14. solcroft

    solcroft Registered Member

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    I'm sorry, but that's your wish of what virtualization should be like, not what it really should be. Depending on the virtualization software you use, you can tell it to virtualize a network connection, or disable it completely. Virtualization is a very powerful tool whose usage is not limited to malware containment. It wasn't designed specifically to combat malware at all, but due to its operating principles it ends up doing just that very nicely, though I guess you wouldn't know that. :rolleyes:
     
  15. Mrkvonic

    Mrkvonic Linux Systems Expert

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    Hello,
    Erik, you quoted me by accident. I did not write that virtu sentence. Huupi did.
    Thanks,
    Mrk
     
  16. Pedro

    Pedro Registered Member

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    :) I noticed that too. I thought i was going nuts!
     
  17. Franklin

    Franklin Registered Member

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    Wonder if PowerShadow loads the system into memory like the Returnil Virtual App?Hence some users reporting their systems running faster in PS mode?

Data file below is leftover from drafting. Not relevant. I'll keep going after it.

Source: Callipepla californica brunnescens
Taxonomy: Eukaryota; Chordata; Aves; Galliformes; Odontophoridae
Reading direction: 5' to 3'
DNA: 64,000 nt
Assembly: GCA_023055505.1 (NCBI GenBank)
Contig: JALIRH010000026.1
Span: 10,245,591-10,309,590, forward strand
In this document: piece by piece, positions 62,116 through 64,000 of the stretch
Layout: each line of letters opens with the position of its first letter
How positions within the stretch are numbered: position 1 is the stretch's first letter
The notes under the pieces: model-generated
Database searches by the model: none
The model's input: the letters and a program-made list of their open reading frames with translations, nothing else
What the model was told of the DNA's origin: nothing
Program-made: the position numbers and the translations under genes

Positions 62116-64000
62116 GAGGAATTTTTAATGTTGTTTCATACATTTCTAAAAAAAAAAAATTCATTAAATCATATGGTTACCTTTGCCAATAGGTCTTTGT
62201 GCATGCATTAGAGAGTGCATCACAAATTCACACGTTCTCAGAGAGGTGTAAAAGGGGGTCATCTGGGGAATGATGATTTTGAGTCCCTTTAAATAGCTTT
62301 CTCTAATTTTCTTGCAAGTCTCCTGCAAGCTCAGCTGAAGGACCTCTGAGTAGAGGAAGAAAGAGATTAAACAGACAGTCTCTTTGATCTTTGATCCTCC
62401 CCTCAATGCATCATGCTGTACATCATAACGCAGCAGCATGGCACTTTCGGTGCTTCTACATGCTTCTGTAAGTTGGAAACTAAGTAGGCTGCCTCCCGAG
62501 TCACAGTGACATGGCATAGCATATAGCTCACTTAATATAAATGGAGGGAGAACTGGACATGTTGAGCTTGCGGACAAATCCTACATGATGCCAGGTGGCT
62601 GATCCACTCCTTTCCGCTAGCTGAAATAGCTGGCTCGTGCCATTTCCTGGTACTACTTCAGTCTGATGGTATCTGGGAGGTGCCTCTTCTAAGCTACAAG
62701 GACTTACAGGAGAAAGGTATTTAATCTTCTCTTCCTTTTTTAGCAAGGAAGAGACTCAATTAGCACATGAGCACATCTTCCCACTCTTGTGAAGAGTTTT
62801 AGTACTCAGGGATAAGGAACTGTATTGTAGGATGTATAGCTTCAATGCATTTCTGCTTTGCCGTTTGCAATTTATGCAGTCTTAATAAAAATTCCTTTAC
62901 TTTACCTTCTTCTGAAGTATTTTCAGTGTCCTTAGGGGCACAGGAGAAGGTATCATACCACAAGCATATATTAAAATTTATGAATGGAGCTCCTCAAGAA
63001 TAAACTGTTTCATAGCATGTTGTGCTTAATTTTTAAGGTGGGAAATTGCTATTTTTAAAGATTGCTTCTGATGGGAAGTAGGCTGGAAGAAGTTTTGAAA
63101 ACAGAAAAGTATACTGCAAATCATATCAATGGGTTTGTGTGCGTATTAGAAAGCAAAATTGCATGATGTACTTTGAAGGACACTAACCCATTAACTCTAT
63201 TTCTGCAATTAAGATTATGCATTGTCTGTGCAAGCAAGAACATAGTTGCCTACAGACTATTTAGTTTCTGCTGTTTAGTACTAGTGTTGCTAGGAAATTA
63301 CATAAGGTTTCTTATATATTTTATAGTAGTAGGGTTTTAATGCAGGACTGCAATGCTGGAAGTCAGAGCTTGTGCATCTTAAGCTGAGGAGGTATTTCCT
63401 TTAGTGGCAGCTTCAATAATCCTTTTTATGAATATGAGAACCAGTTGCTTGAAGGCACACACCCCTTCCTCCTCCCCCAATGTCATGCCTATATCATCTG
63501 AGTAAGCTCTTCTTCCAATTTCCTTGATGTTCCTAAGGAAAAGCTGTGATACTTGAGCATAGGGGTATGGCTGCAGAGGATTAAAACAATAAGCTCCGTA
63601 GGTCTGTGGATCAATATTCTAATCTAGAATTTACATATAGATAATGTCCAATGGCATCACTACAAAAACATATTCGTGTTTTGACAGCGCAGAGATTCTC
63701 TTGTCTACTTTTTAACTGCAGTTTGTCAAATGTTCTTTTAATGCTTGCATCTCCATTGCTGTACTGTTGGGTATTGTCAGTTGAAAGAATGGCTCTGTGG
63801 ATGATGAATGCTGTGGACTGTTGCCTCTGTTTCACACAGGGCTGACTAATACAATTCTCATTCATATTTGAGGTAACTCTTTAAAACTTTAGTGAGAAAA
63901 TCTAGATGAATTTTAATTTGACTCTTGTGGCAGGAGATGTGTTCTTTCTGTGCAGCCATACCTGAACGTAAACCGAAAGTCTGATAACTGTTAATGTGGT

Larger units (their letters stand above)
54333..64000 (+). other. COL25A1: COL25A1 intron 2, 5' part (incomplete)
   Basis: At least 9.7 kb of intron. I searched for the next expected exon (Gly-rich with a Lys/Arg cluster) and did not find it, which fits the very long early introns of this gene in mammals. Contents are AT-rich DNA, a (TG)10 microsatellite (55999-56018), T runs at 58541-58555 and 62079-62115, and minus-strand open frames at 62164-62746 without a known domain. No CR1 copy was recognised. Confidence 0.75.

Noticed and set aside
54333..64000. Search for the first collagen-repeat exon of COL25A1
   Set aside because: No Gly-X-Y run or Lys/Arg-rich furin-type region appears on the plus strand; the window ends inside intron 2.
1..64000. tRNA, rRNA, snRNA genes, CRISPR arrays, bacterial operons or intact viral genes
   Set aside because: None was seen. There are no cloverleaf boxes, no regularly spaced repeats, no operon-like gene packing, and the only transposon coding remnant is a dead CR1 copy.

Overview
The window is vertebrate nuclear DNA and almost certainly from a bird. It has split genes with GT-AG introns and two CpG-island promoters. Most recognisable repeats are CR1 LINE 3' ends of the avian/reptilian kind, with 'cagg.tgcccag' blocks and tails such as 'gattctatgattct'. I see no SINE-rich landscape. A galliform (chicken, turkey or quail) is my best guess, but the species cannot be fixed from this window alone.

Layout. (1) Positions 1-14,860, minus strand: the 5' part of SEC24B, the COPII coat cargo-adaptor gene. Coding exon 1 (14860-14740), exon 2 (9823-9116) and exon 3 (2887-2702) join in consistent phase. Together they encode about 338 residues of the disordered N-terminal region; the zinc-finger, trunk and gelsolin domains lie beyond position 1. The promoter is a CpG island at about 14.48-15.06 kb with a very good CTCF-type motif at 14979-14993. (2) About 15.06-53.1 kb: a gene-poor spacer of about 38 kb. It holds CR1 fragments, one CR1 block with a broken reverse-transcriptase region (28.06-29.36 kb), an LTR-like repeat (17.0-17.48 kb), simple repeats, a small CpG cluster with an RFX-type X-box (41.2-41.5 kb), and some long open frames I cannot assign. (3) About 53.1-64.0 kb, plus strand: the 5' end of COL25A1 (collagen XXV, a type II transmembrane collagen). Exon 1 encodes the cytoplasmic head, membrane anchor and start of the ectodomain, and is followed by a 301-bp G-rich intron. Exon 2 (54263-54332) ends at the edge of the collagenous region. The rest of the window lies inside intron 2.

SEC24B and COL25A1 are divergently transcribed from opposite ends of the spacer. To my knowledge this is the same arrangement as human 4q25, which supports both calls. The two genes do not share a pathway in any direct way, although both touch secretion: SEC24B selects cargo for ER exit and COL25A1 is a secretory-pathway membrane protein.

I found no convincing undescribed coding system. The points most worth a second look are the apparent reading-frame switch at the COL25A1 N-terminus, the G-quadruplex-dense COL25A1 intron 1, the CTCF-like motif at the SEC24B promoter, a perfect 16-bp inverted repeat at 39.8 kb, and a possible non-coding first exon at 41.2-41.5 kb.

Returnil Virtual System
     
  18. Rmus

    Rmus Exploit Analyst

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    The precursors to current virtual technology were the various RAM disk drivers. People would work in a RAM disk because of the speed. One of my programming friends compiling in a RAM disk, for example. On bootup, you allocate a RAM disk (virtual), and it would go away on next bootup.

    A very innovative product was vRamDir, which I used for many years in the mid '90s. It's its difference was that you were not limited to the normal 32MB RAM disk size, rather, you could allocate as much RAM as you wanted, depending upon how much free RAM was available on you system.

    In those days (mid '90s) processor speed was not as high as today, and it was like flying to do word processing and graphics in a RAM disk, or virtual directory, in the case of vRamDir.